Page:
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Oxford Street

by danize.com@gmail.com

Oxford Street is one of the most famous and busiest shopping streets in London. It stretches for about 1.5 miles (2.4 km) from Marble Arch to Tottenham Court Road, and it is home to more than 300 shops, department stores, and restaurants. Whether you are looking for fashion, electronics, books, or souvenirs, you will find something to suit your taste and budget on Oxford Street.

If you want to visit Oxford Street, you should know that it is open every day of the week, but the opening and closing hours may vary depending on the shop. Generally, most shops open at 9 or 10 am and close at 8 or 9 pm from Monday to Saturday. On Sundays, the shops open at 11 or 12 am and close at 6 pm. However, some shops may have different hours during holidays or special events, so it is advisable to check their websites before you go.

There are many ways to get to Oxford Street by public transport. You can take the tube and get off at one of the four stations along the street: Marble Arch, Bond Street, Oxford Circus, or Tottenham Court Road. You can also take a bus that stops on or near Oxford Street, such as routes 6, 7, 8, 10, 13, 15, 23, 25, 55, 73, 98, 139, or 390. Alternatively, you can take a taxi or a bike and enjoy the views of the city along the way.

If you are planning to spend a day on Oxford Street, here are some tips to make the most of your experience:

  • Avoid peak hours and weekends if you can. Oxford Street can get very crowded and noisy during these times, and you may have to queue for a long time to enter some shops or use the fitting rooms.
  • Wear comfortable shoes and clothes. You will be walking a lot and carrying bags, so make sure you are comfortable and prepared for any weather changes.
  • Take breaks and enjoy the food options. Oxford Street has many cafes, restaurants, and pubs where you can relax and recharge your energy. You can find anything from fast food to fine dining, from British cuisine to international flavors.
  • Explore the side streets and alleys. Oxford Street is not only about shopping; it also has many hidden gems and attractions that are worth discovering. For example, you can visit St Christopher’s Place, a charming pedestrianized area with boutique shops and cafes; or Soho Square, a green oasis with a statue of King Charles II and a mock Tudor house.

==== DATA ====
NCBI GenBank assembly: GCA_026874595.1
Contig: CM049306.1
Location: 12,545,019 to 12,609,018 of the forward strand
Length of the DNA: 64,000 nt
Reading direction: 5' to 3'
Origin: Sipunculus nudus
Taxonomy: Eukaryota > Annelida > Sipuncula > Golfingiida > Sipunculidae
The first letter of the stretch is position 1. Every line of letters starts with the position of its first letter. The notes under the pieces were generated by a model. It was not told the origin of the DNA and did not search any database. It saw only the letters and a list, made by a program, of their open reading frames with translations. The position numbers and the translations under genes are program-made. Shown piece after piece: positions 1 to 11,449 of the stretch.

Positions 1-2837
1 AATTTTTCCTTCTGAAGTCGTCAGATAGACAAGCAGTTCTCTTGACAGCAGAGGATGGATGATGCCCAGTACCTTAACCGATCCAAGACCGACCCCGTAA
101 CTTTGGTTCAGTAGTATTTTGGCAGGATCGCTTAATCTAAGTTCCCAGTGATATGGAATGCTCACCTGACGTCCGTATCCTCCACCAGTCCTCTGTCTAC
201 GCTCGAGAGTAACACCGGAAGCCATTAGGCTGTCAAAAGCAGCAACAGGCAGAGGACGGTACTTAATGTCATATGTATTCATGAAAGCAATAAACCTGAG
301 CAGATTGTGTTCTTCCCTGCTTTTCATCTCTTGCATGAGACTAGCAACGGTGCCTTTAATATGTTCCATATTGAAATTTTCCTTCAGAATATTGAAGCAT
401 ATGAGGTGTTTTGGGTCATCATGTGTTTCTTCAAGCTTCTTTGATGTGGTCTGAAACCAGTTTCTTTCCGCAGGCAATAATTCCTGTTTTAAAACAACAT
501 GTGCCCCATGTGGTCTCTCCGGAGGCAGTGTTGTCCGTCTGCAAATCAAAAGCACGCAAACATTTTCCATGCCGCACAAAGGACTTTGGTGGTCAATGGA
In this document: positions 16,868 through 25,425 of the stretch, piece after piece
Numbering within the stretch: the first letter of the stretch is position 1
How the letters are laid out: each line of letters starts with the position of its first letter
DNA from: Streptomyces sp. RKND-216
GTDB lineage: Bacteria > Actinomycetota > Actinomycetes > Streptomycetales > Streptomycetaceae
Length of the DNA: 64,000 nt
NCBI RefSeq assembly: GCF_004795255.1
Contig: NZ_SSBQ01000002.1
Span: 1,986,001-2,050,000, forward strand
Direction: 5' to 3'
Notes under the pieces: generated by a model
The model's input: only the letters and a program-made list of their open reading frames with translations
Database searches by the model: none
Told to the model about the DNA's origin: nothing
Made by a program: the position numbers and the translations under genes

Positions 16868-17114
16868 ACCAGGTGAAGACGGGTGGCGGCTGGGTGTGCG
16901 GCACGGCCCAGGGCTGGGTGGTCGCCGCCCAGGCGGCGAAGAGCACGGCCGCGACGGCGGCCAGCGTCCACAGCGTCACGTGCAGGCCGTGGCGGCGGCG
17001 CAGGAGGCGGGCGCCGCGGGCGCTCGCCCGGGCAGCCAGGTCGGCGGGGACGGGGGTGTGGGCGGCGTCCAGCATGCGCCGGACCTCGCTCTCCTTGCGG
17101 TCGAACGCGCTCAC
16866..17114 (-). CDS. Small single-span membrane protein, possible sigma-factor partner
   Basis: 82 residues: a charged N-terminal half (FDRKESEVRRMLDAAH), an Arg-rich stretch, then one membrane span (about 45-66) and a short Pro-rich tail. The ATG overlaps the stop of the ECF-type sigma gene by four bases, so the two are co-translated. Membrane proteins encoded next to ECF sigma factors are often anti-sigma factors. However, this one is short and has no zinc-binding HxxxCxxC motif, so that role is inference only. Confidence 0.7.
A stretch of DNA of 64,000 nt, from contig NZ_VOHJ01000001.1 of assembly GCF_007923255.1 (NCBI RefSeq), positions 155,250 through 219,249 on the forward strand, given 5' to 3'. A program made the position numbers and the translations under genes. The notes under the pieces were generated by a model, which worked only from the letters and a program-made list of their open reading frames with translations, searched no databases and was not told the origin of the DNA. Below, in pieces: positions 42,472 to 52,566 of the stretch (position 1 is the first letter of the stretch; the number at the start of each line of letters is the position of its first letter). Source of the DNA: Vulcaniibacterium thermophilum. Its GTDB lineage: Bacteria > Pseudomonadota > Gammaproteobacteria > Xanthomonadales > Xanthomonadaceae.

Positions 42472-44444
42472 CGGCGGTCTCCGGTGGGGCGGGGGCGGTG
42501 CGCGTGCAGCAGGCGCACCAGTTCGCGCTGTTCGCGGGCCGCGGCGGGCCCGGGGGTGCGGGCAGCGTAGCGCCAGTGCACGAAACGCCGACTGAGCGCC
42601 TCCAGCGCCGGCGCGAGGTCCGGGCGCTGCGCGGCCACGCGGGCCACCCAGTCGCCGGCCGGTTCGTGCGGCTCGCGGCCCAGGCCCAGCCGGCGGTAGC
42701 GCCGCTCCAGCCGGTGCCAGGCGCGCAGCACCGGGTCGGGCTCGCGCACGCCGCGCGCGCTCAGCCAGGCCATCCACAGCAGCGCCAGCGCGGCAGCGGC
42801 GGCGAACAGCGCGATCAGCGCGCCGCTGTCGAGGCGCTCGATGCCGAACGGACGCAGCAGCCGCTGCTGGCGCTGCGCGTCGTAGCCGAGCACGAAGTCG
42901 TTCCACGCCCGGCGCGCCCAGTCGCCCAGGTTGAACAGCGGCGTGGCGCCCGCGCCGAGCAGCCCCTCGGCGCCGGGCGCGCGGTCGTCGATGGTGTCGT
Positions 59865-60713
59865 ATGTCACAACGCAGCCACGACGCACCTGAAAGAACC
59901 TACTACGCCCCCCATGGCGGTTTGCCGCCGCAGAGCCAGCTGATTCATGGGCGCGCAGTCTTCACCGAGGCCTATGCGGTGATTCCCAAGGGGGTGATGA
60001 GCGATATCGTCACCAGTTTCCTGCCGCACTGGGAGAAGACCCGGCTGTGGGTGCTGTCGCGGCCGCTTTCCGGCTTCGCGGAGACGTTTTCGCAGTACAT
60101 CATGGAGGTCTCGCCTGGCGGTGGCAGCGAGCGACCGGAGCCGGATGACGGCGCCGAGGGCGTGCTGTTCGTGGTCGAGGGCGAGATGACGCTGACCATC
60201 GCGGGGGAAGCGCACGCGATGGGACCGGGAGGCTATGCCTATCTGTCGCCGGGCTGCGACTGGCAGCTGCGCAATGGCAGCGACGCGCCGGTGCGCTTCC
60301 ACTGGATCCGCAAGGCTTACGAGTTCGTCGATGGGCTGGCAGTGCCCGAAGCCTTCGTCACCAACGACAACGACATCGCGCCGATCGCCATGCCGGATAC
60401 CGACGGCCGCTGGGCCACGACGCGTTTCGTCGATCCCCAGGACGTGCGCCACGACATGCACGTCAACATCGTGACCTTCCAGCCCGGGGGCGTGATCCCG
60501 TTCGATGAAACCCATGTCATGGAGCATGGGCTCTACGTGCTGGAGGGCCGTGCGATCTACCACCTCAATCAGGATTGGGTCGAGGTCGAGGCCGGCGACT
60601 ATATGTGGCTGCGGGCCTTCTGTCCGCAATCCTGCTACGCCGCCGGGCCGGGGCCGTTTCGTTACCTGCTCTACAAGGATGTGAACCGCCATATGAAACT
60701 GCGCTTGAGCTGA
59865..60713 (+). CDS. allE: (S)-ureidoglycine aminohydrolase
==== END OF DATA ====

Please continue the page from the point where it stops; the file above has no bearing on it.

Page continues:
• Book a tour if you want to learn more about the history and culture of Oxford Street. There are many tours available that will take you around the street and tell you interesting facts and stories about its landmarks, such as Selfridges, John Lewis, Liberty London, or The 100 Club.

Oxford Street is a great place to visit if you love shopping and entertainment. However, there are some things that you should not do while you are there:

  • Do not litter or damage any property. Oxford Street is a public space that should be respected and kept clean. If you have any rubbish or unwanted items, please dispose of them in the bins provided or take them with you.
  • Do not smoke or drink alcohol on the street. Smoking and drinking are prohibited on Oxford Street and may result in fines or penalties. If you want to smoke or drink, please do so in designated areas or inside licensed premises.
  • Do not block the pavement or cause any disturbance. Oxford Street is a busy street that needs to be accessible and safe for everyone. Please do not stand in the way of other pedestrians or vehicles, do not play loud music or make excessive noise, and do not engage in any illegal or antisocial behavior.

Oxford Street has many things to see and enjoy besides shopping. Here are some of the highlights that you should not miss:

  • Selfridges: This iconic department store was founded in 1909 by Harry Gordon Selfridge and is one of the largest and most luxurious in London. It has six floors of fashion, beauty, home, food, and entertainment products; as well as a rooftop terrace with stunning views of the city.
  • John Lewis: This flagship store of the British retailer chain was opened in 1864 and is known for its quality goods and customer service. It has seven floors of clothing, accessories, homeware, electronics, toys, books; as well as a cafe and a restaurant.
  • Liberty London: This distinctive Tudor-style building was built in 1924 using timbers from two old ships. It is famous for its fabrics and prints; as well as its eclectic range of fashion, jewellery beauty stationery and gifts.
  • The 100 Club: This legendary music venue was opened in 1942 and has hosted some of the most influential artists in rock punk jazz and blues history such as The Rolling Stones, The Sex Pistols, The Clash, BB King and Oasis.

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